Page 1, 19th November 1982

19th November 1982
Page 1
Page 1, 19th November 1982 — Non-Catholics welcome British move to set up body separate from BCC
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Locations: Rome, Canterbury

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Non-Catholics welcome British move to set up body separate from BCC

Bishops push for new start on unity

by Christopher Howse THE BISHOPS of England and Wales committed themselves last week to seeking a formal meeting with nonCatholic Church leaders in Britain in the hope of making a breakthrough towards unity.

The move, decided at the bishops' conference, derives particular importance from its connections with the setting up of a new version of the Anglican Roman Catholic International Commission and with the planned visit to Rome next April of a delegation from the British Council of Churches and the Catholic bishops' conference.

In a declaration on Christian unity the bishops said: "We are inviting the leaders of the other Christian Churches to consider meeting with us in formal conference so that we may face together, in a spirit of trust and confidence, the new situation which has arisen in the light of recent developments." Cardinal Hume, commenting on the declaration, suggested that two more important developments had been the meeting of Pope John Paul in Canterbury with representatives of the Anglican Church and the British Council of Churches, and the sorrow felt by Catholics at the failure of the unity covenant attempted between the Church of England, the Methodists and the Free Churches.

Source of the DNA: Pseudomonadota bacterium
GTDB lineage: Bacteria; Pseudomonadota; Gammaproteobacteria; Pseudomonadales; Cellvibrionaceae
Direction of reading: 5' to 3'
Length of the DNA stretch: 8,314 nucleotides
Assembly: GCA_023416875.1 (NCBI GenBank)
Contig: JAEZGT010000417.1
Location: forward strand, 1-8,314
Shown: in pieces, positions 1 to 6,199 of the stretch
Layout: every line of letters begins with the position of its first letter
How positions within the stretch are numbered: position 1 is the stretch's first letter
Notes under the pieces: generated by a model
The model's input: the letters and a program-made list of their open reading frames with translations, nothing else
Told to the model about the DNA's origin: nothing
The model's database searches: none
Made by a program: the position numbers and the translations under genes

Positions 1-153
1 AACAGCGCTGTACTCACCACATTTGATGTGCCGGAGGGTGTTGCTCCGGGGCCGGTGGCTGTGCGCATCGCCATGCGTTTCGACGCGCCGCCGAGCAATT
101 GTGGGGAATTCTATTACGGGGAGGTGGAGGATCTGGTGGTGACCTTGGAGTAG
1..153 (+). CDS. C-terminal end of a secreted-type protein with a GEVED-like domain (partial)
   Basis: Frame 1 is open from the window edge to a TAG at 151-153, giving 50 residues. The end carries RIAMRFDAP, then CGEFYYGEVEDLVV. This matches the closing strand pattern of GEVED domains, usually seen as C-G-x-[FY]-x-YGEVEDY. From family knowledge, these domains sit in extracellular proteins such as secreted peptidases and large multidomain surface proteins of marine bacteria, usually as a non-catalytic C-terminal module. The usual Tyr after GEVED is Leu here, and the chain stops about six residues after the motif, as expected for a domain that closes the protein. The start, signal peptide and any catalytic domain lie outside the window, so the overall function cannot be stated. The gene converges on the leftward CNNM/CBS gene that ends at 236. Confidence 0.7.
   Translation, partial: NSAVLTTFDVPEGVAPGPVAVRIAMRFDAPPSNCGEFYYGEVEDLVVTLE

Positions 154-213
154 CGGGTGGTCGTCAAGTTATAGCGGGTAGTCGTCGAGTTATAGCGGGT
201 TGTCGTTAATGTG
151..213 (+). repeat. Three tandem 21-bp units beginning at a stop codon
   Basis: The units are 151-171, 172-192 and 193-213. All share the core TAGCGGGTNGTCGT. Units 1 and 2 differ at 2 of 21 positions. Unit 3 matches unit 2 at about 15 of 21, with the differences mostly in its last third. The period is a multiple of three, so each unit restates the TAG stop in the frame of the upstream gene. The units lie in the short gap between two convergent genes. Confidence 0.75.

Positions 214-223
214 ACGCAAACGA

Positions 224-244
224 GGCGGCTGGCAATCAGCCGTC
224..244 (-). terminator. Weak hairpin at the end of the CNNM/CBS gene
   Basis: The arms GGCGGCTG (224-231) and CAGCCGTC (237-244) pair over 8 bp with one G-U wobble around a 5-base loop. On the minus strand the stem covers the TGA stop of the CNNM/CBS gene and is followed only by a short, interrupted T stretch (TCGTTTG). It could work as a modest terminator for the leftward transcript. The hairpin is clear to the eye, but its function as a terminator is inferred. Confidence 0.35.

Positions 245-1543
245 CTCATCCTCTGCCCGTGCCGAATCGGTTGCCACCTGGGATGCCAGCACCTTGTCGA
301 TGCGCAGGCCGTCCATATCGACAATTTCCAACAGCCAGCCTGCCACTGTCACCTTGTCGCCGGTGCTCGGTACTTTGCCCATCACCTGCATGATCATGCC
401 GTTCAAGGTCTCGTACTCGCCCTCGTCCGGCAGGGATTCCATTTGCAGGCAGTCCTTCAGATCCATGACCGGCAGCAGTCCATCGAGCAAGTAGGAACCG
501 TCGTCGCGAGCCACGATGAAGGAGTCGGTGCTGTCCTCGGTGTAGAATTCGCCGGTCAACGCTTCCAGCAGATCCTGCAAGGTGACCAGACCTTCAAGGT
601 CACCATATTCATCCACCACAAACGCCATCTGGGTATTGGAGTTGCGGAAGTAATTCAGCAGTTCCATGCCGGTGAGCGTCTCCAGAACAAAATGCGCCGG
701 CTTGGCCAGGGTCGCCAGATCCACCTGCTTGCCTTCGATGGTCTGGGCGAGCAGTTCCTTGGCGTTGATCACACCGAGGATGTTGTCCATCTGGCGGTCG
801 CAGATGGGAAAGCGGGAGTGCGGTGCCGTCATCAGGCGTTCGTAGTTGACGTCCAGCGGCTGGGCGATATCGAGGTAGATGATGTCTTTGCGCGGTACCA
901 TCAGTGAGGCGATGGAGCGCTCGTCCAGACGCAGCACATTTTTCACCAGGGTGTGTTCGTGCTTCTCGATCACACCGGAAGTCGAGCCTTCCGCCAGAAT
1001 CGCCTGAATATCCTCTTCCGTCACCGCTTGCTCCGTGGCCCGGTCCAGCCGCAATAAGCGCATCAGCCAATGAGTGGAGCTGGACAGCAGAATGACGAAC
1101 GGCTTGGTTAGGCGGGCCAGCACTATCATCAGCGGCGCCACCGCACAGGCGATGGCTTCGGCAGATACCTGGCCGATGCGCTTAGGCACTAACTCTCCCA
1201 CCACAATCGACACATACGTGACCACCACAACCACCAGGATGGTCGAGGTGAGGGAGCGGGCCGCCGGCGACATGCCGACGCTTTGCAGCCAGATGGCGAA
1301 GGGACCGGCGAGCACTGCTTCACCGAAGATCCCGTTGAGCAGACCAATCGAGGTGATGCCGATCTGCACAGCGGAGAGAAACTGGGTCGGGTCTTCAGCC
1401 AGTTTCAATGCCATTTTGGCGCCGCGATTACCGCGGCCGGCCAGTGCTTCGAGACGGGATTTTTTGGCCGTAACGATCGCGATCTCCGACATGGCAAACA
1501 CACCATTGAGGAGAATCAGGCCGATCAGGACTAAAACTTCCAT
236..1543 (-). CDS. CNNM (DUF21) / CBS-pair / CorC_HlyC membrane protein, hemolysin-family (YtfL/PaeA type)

A formal meeting between Catholics and other Christian leaders had already been hinted at by Dr Philip Morgan, Secretary of the BCC. He was at the announcement of the Catholic bishops' resolution on Thursday last week and welcomed the declaration.

The Archbishop of Canterbury, Dr Robert Runcie, also said that he would accept the invitation to join talks, though one day earlier, in the Church of England General Synod, he had regretted the reluctance of the Catholic Church in England to join the BCC.

The Catholic bishops' plan may well push the question of whether the Church should join the BCC into the background.

In their declaration, they say: "We shall be very ready to consider our present reservations about strengthening our association with the British Council of Churches." But the careful wording of the document reveals no admission that working in parallel with the BCC need entail an application for membership.

Cardinal Hume, speaking as Turn to page 8




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